31 May 2016

Comenius University Talk

On the 16th May 2016, I gave an invited talk entitled ‘Designing and Examining Virtual and Augmented Environments’ at the Faculty of Mathematics, Physics and Informatics, Comenius University, Slovakia. I present different virtual and augmented reality interfaces for both indoor and outdoor environments and my talk consisted of two parts.

In the first part, focus was given on creating and interacting with these interfaces that can be used for designing novel applications. In the second part, I demonstrated how virtual and augmented reality environments can be used as a medium for understanding human perception through BCI Encephalography (EEG) technologies.

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22 May 2016

Physicists - the Brain is Calling You

From modeling the biomechanics of brain development to improving neuroimaging techniques to processing and analyzing the data from studies using those techniques, physics expertise is urgently needed in all areas of neuroscience. The brain is, of course, not new ground for physicists. Two biophysicists, Aaron Lloyd Hodgkin and Andrew Huxley (with John Eccles), shared the 1963 Nobel Prize in Physiology or Medicine for discovering how the neuron, the brain’s basic cell, transmits signals. And the groundbreaking theoretical model of neural networks emerged from work by physicist John Hopfield and others.

One of the major challenges for neuroscience has been figuring out how to see what is happening inside the living brain, which is opaque and, in the case of most vertebrates, encased inside the skull. Since 1990, functional magnetic resonance imaging has enabled researchers to detect activity in specific regions of the brain, and scientists continue to push the technique toward higher power and resolution. But much of the action today involves technologies that record the activity of single neurons, potentially allowing researchers to map out entire brain circuits and explore the brain’s computational code.

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21 May 2016

RecoVR Mosul

A few months ago, the militant group known as Islamic State posted a video online showing the destruction of antiquities in and around the city of Mosul in Northern Iraq. Statues and other artefacts in the museum were smashed, and ruins around the city were broken up using hammers and pneumatic drills. For its first venture into the new medium of virtual reality, The Economist has collaborated with Rekrei, a non-profit group formerly known as Project Mosul, to recreate the museum and many of the lost artefacts, explain why they matter and examine how they were virtually reconstructed. The result is 'RecoVR Mosul: A collective reconstruction', which is now available on a range of VR platforms. The experience takes the form of a tour of the museum, with a voiceover that explains the background to the project.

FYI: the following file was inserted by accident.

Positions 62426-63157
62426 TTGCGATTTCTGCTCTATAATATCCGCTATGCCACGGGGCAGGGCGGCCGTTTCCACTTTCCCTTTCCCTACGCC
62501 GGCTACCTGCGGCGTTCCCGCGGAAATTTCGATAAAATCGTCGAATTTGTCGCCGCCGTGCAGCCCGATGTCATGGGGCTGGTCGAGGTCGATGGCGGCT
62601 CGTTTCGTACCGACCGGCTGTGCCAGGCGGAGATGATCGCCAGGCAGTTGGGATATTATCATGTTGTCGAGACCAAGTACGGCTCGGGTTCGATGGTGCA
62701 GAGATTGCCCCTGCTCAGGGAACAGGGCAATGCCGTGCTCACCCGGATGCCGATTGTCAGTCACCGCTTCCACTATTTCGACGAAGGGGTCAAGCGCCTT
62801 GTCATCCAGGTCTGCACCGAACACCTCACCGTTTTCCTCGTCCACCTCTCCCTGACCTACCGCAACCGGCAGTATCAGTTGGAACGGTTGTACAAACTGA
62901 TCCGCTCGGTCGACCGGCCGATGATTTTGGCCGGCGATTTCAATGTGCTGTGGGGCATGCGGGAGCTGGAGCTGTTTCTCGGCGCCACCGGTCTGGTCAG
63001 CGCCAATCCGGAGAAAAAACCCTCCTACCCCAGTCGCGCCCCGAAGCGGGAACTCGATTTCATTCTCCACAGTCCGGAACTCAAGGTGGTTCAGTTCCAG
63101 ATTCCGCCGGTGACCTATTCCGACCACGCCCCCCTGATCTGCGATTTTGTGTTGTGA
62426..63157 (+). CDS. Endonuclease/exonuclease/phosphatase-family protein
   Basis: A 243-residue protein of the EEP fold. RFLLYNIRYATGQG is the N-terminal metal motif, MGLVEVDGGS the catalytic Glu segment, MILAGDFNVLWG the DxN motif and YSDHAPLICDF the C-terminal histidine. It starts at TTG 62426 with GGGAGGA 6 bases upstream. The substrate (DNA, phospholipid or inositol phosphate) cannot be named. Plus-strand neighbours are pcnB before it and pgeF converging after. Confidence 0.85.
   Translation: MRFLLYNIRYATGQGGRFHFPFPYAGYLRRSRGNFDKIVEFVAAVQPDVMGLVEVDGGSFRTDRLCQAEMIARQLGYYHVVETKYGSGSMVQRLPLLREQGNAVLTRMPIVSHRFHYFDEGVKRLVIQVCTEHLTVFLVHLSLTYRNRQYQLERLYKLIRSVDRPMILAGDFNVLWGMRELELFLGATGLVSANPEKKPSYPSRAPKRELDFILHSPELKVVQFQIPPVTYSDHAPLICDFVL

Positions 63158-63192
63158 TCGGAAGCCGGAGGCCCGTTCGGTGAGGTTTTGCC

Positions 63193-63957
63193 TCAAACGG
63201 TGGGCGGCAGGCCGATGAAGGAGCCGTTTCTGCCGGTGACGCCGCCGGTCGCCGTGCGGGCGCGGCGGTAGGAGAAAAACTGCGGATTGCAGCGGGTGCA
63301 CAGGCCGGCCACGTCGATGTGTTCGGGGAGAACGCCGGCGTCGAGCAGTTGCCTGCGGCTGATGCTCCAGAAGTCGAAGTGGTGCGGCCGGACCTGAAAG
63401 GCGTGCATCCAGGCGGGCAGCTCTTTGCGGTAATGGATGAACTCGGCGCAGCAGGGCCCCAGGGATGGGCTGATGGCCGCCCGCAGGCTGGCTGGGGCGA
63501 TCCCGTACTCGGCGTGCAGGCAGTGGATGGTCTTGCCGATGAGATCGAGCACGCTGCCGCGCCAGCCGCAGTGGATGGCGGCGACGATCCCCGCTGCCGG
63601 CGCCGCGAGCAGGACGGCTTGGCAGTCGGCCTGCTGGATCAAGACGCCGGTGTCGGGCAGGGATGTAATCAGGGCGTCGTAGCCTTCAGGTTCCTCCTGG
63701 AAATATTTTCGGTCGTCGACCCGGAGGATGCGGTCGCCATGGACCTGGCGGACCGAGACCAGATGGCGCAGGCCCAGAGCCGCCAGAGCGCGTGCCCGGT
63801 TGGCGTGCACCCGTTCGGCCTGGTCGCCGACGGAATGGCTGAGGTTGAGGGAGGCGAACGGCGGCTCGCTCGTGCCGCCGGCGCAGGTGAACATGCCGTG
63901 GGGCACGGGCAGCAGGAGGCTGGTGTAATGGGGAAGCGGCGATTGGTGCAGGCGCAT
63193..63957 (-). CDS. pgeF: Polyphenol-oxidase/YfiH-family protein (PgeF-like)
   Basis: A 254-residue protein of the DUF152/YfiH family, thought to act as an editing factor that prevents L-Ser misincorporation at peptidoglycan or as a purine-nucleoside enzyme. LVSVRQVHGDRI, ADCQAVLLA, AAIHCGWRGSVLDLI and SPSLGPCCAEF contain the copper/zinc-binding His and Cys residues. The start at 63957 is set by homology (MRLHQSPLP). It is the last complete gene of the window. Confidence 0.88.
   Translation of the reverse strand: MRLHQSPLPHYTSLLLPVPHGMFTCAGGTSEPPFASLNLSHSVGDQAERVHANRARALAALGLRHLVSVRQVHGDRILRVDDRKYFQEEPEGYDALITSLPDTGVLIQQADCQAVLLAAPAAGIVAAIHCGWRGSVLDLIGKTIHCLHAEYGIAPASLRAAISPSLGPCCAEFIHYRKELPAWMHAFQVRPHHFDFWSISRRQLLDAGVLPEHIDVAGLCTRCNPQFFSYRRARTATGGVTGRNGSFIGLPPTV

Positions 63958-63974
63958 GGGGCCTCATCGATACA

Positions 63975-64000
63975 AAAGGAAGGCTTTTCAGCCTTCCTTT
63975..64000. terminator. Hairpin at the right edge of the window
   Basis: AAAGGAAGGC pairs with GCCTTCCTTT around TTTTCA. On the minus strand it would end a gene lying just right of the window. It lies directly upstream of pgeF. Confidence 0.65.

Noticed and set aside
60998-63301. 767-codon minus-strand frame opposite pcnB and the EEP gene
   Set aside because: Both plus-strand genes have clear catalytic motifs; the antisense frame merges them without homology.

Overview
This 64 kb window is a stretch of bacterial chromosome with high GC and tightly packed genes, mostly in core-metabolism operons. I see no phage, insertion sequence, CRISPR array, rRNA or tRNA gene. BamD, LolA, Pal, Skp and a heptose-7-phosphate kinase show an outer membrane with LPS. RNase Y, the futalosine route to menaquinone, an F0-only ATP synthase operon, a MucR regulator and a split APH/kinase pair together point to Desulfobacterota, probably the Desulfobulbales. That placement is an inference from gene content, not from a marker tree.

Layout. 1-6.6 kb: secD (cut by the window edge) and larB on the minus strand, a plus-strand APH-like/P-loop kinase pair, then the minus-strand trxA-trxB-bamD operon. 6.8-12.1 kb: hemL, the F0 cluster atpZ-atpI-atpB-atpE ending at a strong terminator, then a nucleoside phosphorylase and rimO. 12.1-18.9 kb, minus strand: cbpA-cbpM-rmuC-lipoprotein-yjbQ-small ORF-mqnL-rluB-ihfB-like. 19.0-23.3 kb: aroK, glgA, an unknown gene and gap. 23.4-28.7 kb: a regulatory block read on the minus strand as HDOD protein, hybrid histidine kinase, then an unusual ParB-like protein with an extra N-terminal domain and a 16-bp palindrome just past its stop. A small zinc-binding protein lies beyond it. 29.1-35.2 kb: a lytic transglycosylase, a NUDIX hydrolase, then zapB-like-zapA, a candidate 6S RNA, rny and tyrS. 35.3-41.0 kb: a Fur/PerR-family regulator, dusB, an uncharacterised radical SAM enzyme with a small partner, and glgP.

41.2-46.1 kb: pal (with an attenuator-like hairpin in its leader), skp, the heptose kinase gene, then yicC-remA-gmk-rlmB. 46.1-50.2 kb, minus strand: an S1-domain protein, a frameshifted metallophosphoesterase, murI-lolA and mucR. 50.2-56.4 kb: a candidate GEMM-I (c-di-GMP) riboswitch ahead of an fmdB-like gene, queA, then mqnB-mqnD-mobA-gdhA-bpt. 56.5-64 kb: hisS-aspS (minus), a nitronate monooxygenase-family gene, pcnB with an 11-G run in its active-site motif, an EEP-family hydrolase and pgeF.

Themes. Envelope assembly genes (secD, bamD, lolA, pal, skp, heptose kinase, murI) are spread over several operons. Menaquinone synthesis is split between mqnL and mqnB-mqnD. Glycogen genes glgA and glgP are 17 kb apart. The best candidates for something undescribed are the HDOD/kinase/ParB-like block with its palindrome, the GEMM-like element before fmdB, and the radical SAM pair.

According to archaeologists, Mosul has the majority of the country’s archaeological wealth, with more than 3,500 sites of significance. The city remains under the control of Islamic State. As well as destroying artefacts for publicity and recruiting purposes, the militants are believed to have smuggled some of them out of the country to be sold; such racketeering is thought to be a significant source of the group’s revenue. The advent of digital reconstructions raises questions about their ownership and use, and the extent to which they can act as substitutes for the originals. There are also worries that focusing on artefacts risks diverting attention from human suffering in conflict zones. These issues are explored in two podcasts that accompany the VR experience, which consider the role of technology in preserving cultural heritage and making it more widely accessible.

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20 May 2016

Portraying Social Anxiety in a Game

In a game called 'The Average Everyday Adventures of Samantha Browne (Samantha Browne)' it is possible to explore social anxiety through a simple lens: players help college student Samantha go down into her public dorm's shared kitchen to make some oatmeal. Stand up, walk down a hall, make oatmeal. Sounds easy. Yet all along the way, there are these tiny obstacles in Samantha's mind. She is hungry, but is afraid of what she will run into when she steps outside of her safe space. Will she have to talk to other people if she goes to the public kitchen? What will she say if she does? What if those people talking in their rooms are speaking about her? Are those girls in the kitchen laughing at something she did? Should she speak to them? Is she making her oatmeal right? Should she ask for help, or would people judge her for that? Her mind is a quagmire of ways for life and the people around her to make her feel bad about herself. The possibilities of screw-ups and embarrassments swirl in her head. For the player, every decision also contains a small failure, and the every decision, no matter how small, can lead to the culmination of Samantha's fears. Had Samantha Browne featured an optimum path, it would encourage the thought that people with social anxiety just need to make the right decision in order to get through it. With a stress-free route, it shows a correct way through the game's challenges. From Ayres' own experience, this is not what social anxiety feels like. Hiding and not feeding herself seems the least stressful option. It means she can stay in a safe spot and hide from her fears. But this will lead to harm to her body. For players who've saved the universe or fought ancient evils, this should be easy. How hard is it to make the right decisions and succeed at making a meal?